New Computer Model Advances Climate Change Research
The National Center for Atmospheric Research (NCAR) in Boulder, Colorado has released powerful new computer software so scientists can study climate change in much more detail than ever before. The Community Earth System Model (CESM) will be one of the main climate models used in the next research report put out by the Intergovernmental Panel on Climate Change (IPCC).
The new model will help scientists understand some of the critical mysteries of global warming, including:
- What impact will warming temperatures have on the huge ice sheets in Greenland and Antarctica?
- How will patterns in the ocean and atmosphere affect regional climate in the future?
- How will climate change impact tropical cyclones, including hurricanes?
- How will tiny airborne particles, known as aerosols, affect clouds and temperatures?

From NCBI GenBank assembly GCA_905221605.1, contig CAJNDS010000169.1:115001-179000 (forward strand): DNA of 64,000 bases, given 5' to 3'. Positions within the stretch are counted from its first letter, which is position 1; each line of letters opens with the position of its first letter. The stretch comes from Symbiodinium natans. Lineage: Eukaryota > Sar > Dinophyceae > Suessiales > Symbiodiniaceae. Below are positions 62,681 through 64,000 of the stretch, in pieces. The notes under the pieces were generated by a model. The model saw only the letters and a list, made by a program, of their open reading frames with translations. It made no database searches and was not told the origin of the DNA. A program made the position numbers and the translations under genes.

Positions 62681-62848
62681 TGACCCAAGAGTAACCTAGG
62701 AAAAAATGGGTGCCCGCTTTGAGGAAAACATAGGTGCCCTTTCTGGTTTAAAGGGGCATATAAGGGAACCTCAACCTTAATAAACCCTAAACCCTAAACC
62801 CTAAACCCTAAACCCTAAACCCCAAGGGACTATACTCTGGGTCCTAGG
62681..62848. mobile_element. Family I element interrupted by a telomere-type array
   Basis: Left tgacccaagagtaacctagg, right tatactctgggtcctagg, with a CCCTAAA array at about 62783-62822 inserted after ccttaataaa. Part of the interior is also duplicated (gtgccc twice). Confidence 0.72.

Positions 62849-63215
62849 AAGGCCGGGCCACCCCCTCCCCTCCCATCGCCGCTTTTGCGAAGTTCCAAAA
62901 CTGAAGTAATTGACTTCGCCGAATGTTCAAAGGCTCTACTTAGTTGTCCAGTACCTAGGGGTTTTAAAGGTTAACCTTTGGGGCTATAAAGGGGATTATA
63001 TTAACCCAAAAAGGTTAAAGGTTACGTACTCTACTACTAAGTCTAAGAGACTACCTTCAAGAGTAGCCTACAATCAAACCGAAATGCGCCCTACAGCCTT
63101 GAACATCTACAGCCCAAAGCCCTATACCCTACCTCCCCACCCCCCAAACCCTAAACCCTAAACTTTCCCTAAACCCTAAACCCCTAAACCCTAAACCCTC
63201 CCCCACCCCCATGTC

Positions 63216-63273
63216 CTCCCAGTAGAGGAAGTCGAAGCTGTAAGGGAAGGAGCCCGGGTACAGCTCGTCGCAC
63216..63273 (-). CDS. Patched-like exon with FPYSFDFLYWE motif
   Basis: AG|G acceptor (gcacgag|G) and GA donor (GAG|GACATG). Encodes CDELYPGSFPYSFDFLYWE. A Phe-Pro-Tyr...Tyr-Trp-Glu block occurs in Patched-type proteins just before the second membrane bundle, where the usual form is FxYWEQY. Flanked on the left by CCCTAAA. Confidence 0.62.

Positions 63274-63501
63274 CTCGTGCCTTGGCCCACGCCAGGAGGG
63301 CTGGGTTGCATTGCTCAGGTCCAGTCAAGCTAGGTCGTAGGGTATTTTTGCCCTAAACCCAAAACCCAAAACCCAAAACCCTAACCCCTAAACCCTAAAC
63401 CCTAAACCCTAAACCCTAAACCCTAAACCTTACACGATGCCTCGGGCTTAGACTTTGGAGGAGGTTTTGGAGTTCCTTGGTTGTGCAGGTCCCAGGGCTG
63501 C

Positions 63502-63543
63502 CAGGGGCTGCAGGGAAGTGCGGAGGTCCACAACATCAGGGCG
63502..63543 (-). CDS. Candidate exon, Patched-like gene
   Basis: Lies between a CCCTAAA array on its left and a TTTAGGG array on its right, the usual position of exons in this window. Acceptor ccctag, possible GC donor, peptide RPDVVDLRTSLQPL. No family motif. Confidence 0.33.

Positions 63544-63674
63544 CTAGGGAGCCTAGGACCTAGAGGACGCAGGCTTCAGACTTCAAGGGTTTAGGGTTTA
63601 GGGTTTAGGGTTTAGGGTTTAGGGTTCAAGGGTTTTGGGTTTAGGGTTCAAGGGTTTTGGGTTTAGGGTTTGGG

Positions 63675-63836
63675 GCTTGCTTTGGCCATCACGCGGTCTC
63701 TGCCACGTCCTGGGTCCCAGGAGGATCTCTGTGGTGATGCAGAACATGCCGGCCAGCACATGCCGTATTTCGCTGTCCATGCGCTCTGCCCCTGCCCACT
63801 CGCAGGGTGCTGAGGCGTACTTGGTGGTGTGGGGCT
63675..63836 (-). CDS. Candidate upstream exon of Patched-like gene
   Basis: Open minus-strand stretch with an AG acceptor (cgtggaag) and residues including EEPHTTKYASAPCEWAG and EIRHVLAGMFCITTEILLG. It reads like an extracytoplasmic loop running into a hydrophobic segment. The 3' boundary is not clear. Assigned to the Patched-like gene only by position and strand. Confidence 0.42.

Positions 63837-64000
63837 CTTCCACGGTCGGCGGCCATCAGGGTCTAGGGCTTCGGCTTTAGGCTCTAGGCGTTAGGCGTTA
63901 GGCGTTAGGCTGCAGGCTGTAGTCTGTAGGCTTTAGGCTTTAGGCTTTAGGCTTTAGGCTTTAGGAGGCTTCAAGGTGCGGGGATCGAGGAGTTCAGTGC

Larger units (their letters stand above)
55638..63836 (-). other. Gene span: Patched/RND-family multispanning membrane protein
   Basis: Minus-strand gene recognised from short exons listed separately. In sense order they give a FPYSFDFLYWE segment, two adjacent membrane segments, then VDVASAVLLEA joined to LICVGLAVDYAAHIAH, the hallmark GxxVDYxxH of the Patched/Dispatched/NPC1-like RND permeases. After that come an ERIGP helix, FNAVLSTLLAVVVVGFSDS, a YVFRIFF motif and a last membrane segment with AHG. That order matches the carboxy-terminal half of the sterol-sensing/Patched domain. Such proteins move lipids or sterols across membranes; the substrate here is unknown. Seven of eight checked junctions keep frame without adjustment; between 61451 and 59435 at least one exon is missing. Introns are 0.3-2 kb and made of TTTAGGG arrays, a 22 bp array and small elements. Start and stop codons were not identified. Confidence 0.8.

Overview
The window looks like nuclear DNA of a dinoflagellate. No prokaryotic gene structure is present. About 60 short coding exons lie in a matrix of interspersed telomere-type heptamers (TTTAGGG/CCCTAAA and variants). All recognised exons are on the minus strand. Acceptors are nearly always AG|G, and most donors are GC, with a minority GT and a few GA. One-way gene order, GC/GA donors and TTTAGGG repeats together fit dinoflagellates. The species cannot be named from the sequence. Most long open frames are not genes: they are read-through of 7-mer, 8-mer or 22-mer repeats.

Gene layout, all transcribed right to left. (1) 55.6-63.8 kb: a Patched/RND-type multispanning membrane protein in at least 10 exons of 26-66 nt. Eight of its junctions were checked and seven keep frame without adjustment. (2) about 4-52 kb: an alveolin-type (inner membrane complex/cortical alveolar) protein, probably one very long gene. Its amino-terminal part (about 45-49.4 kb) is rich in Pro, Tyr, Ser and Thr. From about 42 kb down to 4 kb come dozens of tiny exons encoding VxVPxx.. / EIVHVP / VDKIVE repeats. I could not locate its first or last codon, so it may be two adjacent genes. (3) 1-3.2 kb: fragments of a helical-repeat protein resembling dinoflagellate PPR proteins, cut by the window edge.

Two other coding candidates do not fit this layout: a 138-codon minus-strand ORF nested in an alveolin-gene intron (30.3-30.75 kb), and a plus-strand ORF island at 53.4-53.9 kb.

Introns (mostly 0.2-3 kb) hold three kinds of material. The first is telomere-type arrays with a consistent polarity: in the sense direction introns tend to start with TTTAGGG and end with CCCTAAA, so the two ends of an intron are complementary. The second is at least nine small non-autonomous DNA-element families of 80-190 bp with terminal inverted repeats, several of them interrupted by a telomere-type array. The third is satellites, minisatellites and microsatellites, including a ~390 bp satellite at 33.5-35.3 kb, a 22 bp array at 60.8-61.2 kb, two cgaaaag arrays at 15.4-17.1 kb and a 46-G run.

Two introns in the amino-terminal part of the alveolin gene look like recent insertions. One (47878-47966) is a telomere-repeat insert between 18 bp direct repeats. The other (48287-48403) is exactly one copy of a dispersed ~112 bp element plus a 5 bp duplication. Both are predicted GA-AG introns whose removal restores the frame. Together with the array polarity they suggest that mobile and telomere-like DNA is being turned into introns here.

The CESM is one of about a dozen climate models around the world that can be used to study the many components of Earth's climate system, including the oceans, atmosphere, sea ice, and land cover. The CESM was developed by a large community of scientists and is freely available to researchers worldwide.
"With the Community Earth System Model, we can pursue scientific questions that we could not address previously," says NCAR scientist James Hurrell, chair of the group of scientists that developed the model.
Climate scientists rely on computer models to better understand Earth's climate system because they cannot conduct large-scale experiments on the atmosphere itself.